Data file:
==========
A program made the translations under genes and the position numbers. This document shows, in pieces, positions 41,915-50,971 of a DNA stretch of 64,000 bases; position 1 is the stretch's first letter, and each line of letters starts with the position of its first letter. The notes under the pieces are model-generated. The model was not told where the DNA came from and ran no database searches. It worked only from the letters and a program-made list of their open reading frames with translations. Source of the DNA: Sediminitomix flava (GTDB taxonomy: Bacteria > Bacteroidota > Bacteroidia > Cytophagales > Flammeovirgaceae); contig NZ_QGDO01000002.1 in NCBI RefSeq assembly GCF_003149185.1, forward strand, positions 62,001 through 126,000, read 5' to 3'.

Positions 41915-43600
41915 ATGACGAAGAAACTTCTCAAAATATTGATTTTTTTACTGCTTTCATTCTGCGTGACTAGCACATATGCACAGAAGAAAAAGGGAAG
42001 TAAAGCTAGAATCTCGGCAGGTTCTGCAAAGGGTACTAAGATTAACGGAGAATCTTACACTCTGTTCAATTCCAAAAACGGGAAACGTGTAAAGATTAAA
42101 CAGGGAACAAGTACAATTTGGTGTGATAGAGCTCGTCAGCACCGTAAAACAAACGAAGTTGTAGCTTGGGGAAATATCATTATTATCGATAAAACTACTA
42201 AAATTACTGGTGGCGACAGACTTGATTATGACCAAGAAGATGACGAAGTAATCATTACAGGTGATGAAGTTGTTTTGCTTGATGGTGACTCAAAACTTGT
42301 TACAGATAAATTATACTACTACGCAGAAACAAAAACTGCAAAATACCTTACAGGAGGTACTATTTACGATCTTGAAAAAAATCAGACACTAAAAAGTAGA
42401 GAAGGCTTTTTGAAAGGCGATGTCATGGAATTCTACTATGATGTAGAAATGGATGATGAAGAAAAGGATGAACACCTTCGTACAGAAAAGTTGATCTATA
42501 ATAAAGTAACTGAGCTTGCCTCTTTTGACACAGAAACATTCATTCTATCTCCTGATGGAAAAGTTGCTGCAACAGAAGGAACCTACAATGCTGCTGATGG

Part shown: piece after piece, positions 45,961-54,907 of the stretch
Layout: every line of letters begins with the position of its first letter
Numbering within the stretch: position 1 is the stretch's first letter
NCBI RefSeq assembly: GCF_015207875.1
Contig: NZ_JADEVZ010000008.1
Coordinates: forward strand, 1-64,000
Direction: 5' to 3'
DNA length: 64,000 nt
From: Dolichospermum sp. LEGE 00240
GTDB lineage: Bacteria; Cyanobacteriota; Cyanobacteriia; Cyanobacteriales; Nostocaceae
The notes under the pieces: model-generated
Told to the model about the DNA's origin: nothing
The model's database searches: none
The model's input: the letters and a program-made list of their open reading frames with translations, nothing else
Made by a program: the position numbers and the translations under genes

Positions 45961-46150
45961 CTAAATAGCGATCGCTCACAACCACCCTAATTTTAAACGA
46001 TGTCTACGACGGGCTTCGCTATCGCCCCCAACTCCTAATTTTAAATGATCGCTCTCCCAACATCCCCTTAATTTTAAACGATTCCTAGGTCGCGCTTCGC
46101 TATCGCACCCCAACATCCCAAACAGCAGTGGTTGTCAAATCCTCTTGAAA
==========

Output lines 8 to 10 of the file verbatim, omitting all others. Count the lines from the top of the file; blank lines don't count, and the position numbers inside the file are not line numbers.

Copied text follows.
42401 GAAGGCTTTTTGAAAGGCGATGTCATGGAATTCTACTATGATGTAGAAATGGATGATGAAGAAAAGGATGAACACCTTCGTACAGAAAAGTTGATCTATA
42501 ATAAAGTAACTGAGCTTGCCTCTTTTGACACAGAAACATTCATTCTATCTCCTGATGGAAAAGTTGCTGCAACAGAAGGAACCTACAATGCTGCTGATGG

Part shown: piece after piece, positions 45,961-54,907 of the stretch